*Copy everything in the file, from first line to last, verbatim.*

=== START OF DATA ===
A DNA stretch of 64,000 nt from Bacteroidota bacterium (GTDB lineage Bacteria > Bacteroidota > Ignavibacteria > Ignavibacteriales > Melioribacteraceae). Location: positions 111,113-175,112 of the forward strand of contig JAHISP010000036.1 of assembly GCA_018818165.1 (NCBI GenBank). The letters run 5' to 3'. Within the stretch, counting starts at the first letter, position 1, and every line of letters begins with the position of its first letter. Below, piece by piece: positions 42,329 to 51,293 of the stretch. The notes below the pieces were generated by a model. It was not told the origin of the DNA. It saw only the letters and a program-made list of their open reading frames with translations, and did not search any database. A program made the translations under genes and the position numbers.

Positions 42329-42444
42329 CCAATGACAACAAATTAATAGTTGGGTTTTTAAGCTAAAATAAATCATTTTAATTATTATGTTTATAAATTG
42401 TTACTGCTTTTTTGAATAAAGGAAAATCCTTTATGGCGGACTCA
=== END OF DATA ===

A DNA stretch of 64,000 nt from Bacteroidota bacterium (GTDB lineage Bacteria > Bacteroidota > Ignavibacteria > Ignavibacteriales > Melioribacteraceae). Location: positions 111,113-175,112 of the forward strand of contig JAHISP010000036.1 of assembly GCA_018818165.1 (NCBI GenBank). The letters run 5' to 3'. Within the stretch, counting starts at the first letter, position 1, and every line of letters begins with the position of its first letter. Below, piece by piece: positions 42,329 to 51,293 of the stretch. The notes below the pieces were generated by a model. It was not told the origin of the DNA. It saw only the letters and a program-made list of their open reading frames with translations, and did not search any database. A program made the translations under genes and the position numbers.

Positions 42329-42444
42329 CCAATGACAACAAATTAATAGTTGGGTTTTTAAGCTAAAATAAATCATTTTAATTATTATGTTTATAAATTG
42401 TTACTGCTTTTTTGAATAAAGGAAAATCCTTTATGGCGGACTCA